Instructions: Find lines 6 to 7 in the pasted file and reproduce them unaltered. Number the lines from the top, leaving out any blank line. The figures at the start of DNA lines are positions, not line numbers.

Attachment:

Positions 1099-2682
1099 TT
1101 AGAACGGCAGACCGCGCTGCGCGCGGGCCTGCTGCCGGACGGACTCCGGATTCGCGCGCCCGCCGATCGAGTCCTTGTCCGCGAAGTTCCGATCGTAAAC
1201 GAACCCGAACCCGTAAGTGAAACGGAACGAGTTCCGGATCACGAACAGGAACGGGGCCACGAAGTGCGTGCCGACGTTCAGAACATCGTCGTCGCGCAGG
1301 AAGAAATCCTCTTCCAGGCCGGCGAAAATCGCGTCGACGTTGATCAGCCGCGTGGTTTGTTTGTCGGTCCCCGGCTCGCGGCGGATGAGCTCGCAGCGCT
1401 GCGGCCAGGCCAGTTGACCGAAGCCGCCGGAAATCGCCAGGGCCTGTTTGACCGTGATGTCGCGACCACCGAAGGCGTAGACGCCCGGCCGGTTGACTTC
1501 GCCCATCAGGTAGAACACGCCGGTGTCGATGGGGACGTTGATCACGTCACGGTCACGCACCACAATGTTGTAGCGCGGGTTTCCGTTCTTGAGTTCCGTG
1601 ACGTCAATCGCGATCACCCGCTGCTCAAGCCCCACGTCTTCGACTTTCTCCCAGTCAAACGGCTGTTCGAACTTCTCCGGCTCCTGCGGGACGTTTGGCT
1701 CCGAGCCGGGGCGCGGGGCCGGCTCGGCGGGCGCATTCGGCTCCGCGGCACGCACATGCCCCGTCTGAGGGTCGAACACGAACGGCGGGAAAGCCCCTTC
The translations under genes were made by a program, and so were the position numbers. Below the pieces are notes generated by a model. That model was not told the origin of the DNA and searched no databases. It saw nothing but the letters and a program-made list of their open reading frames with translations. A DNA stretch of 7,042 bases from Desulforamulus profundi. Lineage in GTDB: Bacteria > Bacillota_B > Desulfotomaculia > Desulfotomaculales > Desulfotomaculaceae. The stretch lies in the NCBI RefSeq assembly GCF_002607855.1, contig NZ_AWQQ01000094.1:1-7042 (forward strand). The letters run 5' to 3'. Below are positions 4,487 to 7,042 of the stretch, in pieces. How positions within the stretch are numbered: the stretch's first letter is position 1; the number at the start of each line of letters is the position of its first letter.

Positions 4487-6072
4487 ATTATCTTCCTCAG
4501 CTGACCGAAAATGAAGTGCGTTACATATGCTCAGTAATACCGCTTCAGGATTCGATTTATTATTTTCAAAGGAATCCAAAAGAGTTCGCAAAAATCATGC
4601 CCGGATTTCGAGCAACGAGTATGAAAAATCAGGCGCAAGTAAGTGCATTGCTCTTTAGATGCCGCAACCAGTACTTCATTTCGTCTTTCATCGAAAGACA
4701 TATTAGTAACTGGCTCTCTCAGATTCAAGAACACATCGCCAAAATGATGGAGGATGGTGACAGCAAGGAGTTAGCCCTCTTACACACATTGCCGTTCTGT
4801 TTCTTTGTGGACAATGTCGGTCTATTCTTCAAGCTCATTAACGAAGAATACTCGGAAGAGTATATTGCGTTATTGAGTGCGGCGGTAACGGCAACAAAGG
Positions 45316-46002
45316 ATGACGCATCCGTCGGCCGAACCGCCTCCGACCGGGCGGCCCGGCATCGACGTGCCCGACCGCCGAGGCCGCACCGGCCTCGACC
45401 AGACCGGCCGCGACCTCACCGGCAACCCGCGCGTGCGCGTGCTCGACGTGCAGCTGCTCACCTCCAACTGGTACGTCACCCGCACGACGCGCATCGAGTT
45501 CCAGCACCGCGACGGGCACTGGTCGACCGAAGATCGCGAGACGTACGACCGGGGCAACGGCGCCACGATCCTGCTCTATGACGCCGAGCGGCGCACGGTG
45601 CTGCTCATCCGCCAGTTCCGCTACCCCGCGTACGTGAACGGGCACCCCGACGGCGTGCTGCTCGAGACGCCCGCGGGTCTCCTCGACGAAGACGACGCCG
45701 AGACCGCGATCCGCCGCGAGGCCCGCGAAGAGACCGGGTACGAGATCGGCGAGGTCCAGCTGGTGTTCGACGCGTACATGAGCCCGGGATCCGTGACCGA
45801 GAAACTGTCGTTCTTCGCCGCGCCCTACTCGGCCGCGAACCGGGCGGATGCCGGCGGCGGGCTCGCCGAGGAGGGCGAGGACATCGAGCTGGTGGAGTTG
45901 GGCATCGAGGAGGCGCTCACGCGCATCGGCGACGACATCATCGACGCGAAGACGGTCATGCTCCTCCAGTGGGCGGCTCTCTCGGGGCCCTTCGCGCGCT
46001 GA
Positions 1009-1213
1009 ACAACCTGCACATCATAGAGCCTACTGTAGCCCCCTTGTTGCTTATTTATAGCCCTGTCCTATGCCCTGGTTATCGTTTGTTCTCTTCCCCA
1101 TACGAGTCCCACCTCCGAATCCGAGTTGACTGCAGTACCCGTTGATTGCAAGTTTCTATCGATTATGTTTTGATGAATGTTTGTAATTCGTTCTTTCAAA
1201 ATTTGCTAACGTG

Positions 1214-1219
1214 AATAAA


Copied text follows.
1401 GCGGCCAGGCCAGTTGACCGAAGCCGCCGGAAATCGCCAGGGCCTGTTTGACCGTGATGTCGCGACCACCGAAGGCGTAGACGCCCGGCCGGTTGACTTC
1501 GCCCATCAGGTAGAACACGCCGGTGTCGATGGGGACGTTGATCACGTCACGGTCACGCACCACAATGTTGTAGCGCGGGTTTCCGTTCTTGAGTTCCGTG